Labor law is divided into individual labor law, which deals with the legal relationships between employers and employees, and collective labor law, which deals with the legal relationships between trade unions and works councils on the one hand and employers’ associations and employers on the other.
The starting point in labor law is the employment contract, which is concluded through an agreement between employer and employee. This agreement is usually concluded in writing, but this is not mandatory under labor law. The central figure in labor law is, above all, the employee, who enjoys special protection due to his personal dependence on the employer.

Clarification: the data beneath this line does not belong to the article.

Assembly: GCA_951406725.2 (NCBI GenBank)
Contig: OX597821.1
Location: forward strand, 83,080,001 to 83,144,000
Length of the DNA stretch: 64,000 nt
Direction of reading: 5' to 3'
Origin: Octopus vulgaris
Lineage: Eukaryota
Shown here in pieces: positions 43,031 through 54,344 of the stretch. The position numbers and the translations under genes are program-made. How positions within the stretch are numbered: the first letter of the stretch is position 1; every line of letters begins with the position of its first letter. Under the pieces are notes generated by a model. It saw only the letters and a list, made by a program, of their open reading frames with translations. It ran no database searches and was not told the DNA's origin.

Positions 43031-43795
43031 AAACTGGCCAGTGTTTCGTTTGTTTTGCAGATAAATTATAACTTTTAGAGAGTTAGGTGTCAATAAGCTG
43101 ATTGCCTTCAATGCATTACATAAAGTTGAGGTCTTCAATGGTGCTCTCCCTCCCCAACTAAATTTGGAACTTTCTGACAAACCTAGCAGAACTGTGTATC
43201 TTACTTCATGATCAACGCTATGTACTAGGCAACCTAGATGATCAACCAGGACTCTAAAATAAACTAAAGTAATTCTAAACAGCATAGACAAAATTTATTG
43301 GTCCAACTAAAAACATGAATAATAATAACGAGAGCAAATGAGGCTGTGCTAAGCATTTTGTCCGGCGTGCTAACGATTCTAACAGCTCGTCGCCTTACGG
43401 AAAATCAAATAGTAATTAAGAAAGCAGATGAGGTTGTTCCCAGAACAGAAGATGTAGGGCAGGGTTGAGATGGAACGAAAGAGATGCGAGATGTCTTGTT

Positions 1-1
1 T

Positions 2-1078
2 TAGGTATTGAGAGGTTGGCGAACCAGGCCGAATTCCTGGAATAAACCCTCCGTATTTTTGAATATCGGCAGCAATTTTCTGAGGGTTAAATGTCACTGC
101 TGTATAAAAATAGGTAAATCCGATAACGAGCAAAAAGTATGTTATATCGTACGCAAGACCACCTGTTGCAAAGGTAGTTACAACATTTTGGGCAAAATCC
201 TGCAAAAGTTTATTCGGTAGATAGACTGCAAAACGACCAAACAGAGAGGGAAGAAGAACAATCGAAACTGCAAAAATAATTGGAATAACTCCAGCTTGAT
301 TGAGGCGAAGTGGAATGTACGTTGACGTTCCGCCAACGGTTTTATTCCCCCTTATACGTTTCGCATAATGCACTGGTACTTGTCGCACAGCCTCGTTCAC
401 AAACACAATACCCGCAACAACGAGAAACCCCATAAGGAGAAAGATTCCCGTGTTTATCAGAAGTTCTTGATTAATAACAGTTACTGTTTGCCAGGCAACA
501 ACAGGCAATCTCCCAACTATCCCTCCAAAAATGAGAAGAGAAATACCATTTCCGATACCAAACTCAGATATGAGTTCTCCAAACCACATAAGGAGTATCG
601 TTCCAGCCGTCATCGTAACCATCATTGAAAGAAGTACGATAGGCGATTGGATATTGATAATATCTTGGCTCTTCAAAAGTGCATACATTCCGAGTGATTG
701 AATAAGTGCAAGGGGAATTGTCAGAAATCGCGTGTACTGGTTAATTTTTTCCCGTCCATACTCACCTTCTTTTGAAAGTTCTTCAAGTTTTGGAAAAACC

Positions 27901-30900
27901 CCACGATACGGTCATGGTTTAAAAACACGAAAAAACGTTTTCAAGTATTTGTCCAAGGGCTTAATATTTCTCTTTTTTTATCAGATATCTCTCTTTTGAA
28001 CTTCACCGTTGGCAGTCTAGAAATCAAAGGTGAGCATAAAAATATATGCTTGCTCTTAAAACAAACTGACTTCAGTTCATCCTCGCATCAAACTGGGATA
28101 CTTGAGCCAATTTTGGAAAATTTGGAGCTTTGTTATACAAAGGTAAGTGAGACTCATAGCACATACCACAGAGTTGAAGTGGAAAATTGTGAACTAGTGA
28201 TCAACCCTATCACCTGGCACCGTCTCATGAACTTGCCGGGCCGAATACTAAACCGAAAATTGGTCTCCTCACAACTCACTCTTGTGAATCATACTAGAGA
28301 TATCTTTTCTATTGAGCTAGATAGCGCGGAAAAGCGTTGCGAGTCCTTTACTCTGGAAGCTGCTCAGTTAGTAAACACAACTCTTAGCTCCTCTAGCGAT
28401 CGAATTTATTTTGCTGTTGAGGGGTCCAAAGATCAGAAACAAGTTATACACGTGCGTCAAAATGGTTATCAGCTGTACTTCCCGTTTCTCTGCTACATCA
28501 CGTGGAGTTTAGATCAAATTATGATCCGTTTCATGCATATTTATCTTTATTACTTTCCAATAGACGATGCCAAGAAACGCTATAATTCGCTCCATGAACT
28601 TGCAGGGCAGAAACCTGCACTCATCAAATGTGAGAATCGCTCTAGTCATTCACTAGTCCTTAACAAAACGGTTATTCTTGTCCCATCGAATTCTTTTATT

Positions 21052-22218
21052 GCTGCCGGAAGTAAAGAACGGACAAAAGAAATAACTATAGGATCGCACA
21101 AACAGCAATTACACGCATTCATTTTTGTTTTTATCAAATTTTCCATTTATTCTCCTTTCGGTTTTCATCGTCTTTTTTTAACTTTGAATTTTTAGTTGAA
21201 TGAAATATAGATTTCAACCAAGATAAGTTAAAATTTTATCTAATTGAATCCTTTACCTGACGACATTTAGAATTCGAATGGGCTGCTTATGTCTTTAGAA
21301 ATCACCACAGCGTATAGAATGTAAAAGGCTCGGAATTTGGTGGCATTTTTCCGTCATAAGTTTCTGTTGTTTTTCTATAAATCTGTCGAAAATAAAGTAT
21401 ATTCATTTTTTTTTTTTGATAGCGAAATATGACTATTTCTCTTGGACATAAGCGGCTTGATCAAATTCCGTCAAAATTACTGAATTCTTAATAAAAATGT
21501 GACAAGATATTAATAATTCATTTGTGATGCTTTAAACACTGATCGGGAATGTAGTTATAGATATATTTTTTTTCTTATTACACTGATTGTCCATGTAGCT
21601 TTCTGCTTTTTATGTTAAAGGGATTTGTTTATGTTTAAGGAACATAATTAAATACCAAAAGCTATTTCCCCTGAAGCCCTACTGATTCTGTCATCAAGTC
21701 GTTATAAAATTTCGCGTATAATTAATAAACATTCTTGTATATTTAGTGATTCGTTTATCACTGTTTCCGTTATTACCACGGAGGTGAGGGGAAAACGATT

Labor law is regulated in a large number of laws and parts of laws, in particular Sections 611 ff. of the Civil Code, KSchG, BUrlG, TzBfG, ArbSchG, BetrVG, TVG. In addition, many of the rights and obligations of employees and employers in labor law arise from the company agreements between the employer and the works council and from the collective agreements between employers/employer associations and the unions.
However, since labor law is not conclusively regulated and in many areas of labor law there are no written regulations at all, many of the relevant principles in labor law arise from court rulings and decisions.